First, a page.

In use, the sensing fibre 2 is suitably arranged to monitor change in a physical parameter, such as temeprature or strain. For example, for the purposes of measuring the changes in temperature in a chamber, a portion of the sensing fibre 2 is disposed within the chamber. For measuring dimensional changes, a portion of the sensing fibre 2 is suitably coupled or fixed to a part whose linear change is to be measured.
Linearly polarised light at the two different wavelengths λ1 and λ2 is alternately launched in a timed sequence into the proximal end of the lead fibre 1 and, by reason of the arrangement of the half-wave plate 4 excite only one of the eigen modes of the mode fibre, that is the input mode 13 in FIG. 2. Each incident light beam propagates through the lead fibre 1 without any change in its polarisation properties and, when it reaches the fibre splice 5, it equally excites both of the eigen modes 14, 15 of the sensing fibre 2 as the axes of its orthogonal modes are ±45° to those of the lead fibre. The two resulting light beams propagate through the sensing fibre and the birefringence creates a phase delay between these two beams. At the distal end 6 of the sensing fibre both beams are reflected back towards their origin. The phase difference ψ between the two beams is effectively doubled, because the beams traverse the sensing fibre twice, so that the phase differences in each direction are additive.
The two reflected beams in the sensing fibre are recombined at the splice 5 to produce eliptically polarised light and both eigen modes 13,16 of the lead fibre 1, which serves both as an input and output fibre, are now excited. Changes in the birefringence of the sensing fibre 2 may be determined by monitoring the intensity of either of the returning beams. In practice, the eigen mode 16 of the lead fibre which is unused for the incident light is selected for detection of the output beam, as this state can be uniquely selected by the polarising beam splitter 7 incorporated in the beam launching optics. The level of the light power returned through this eigen is sensed by the photodiode 8 and the resulting electrical output signal varies in a sinusoidal manner, being a maximum when ψ, the birefringence, is equal to (2N+1)π and a minimum when ψ=2Nπ. This output signal is fed to the signal processing electronics 9 which are designed to overcome the ambiguity of the sinusoidal output. To this end, the signal processing electronics 9 utilises the wavelength dependence of β of the linear birefringence of the fibre (β=2π/Lp) were Lp is the fibre beat length to sequentially obtain outputs which contain quadrature components of the modal phase delay, and ψ=βL where L is the length of the `sensing` fibre. These quadrature components vary as sin ψ and cos ψ and therefore allow the phase information ψ to be recovered uniquely.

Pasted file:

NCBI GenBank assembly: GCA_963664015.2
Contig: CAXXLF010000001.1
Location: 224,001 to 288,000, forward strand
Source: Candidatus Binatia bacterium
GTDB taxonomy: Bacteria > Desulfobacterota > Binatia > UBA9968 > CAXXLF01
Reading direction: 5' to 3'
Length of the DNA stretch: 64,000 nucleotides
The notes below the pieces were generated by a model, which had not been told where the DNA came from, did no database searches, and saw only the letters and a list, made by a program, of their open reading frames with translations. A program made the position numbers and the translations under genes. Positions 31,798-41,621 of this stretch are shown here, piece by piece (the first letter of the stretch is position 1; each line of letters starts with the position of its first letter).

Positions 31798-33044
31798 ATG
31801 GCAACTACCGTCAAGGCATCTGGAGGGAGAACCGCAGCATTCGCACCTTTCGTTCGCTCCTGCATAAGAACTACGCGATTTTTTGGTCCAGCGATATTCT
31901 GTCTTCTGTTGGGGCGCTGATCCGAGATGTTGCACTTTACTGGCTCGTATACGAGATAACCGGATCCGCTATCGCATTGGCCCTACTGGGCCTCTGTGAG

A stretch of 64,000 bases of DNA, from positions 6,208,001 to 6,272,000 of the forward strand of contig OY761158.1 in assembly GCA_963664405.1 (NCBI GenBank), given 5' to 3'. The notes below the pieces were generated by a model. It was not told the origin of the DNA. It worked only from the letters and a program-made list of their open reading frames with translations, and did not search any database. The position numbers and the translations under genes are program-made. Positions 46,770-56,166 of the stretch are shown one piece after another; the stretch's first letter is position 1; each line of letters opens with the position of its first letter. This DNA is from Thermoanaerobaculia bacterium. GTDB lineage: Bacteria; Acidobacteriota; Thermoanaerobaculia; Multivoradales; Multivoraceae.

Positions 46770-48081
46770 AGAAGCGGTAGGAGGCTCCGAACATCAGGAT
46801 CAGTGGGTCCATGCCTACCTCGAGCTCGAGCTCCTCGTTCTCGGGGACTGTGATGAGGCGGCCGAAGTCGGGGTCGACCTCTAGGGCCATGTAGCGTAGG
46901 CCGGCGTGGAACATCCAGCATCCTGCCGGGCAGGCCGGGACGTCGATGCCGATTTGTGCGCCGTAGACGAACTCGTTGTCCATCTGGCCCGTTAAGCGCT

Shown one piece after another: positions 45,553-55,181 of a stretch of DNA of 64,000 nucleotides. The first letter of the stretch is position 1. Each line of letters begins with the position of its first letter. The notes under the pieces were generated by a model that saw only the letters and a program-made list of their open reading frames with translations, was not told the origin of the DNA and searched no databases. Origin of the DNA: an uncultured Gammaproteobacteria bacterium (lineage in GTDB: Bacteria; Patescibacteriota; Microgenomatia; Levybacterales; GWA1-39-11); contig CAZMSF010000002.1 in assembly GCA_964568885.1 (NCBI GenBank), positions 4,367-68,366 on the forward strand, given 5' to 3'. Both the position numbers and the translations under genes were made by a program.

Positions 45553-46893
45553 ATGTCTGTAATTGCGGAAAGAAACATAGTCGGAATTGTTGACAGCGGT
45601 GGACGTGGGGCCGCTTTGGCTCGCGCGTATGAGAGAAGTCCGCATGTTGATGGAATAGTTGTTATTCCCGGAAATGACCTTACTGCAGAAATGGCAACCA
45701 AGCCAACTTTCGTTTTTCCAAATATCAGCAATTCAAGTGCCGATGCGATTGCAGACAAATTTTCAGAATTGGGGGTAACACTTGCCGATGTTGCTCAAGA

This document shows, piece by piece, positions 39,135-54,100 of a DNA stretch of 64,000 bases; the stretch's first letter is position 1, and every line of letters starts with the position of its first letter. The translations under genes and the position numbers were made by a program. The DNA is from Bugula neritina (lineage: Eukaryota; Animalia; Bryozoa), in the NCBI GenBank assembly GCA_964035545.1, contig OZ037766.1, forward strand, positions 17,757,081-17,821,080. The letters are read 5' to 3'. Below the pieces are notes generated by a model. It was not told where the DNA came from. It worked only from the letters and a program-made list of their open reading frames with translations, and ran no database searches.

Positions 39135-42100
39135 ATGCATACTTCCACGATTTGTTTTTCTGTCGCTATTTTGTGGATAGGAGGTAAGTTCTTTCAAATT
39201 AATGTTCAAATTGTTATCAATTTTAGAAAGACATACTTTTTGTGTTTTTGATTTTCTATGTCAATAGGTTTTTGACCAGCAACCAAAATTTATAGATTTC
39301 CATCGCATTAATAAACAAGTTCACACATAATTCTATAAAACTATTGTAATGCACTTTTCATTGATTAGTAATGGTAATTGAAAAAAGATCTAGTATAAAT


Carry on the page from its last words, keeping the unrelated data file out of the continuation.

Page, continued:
The principle of operation of the signal processing electronics is as follows. The wavelength of the source light is switched by Δλ=λ1 -λ2 to produce outputs of the form [1+cos ψ] and [1+cos (ψ+Δψ)], where the change in polarisation mode phase delay, Δψ, corresponding to the change in wavelength, Δλ, can be expressed as ##EQU2## where Δl=L./Lp is the effective modal optical path length difference at λ1 and λ2 and λ1 ≈λ2 ≃λ. For Δψ=(N+1/2)π the outputs at each wavelength vary as [1+cos ψ] and [1+sin ψ]. This condition is satisfied for fibre lengths given by:
L=(2N+1)(Lp λ/4Δλ) (2)
The DC components of the output signals of the sensor are nulled to produce the sin ψ and cos ψ terms, these signals are then multiplied by quadrature components of a local oscillator yielding signals of the form sin Ωc t cos ψ and cos Ωc t sin ψ. These signals are then differentially combined to form the final output signal at 10, sin (Ωc t -ψ), which represents a carrier of constant amplitude and relative phase equal to the polarisation mode delay of the sensing fibre 2. Final demodulation of this output signal can be accomplished using either conventional FM or carrier phase tracking techniques which will yield both the instantaneous value of any AC modal phase components and the total DC modal phase excursion of the sensing fibre 2.
Whilst a particular embodiment has been described it will be understood that modifications can be made without departing from the scope of the invention as defined by the appended claims. For example, instead of current switching a single linearly polarised laser source 3, outputs which vary as cos ψ and sin ψ may be generated in a time sequence by using two diode laser sources of wavelengths λ1 and λ2, respectively, which are alternately switched above threshold by the processing electronics. Equal levels of linearly polarised light from each source are then alternately launched into the lead fibre 1 so as to excite only one of its eigen modes, as in the embodiment particularly described.
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|US5343036 *||Apr 9, 1993||Aug 30, 1994||Asea Brown Boveri Ltd.||Optical measurement of electrical quantities using inverse piezoelectric effect with dual double-mode fiber|
|U.S. Classification||250/225, 250/227.17, 374/E11.015|
|International Classification||G01D5/34, G01K11/32|
|Cooperative Classification||G01D5/344, G01K11/32|
|European Classification||G01D5/34P, G01K11/32|
|Sep 5, 1985||AS||Assignment|
Owner name: KENT SCIENTIFIC AND INDUSTRIAL PROJECTS LIMITED, P
Free format text: ASSIGNMENT OF ASSIGNORS INTEREST.;ASSIGNORS:JACKSON, DAVID A.;CORKE, MICHAEL;KERSEY, ALAN D.;REEL/FRAME:004455/0571
Effective date: 19850821
|Jul 20, 1990||FPAY||Fee payment|
Year of fee payment: 4
|Sep 20, 1994||REMI||Maintenance fee reminder mailed|
|Feb 12, 1995||LAPS||Lapse for failure to pay maintenance fees|
|Apr 25, 1995||FP||Expired due to failure to pay maintenance fee|
Effective date: 19950215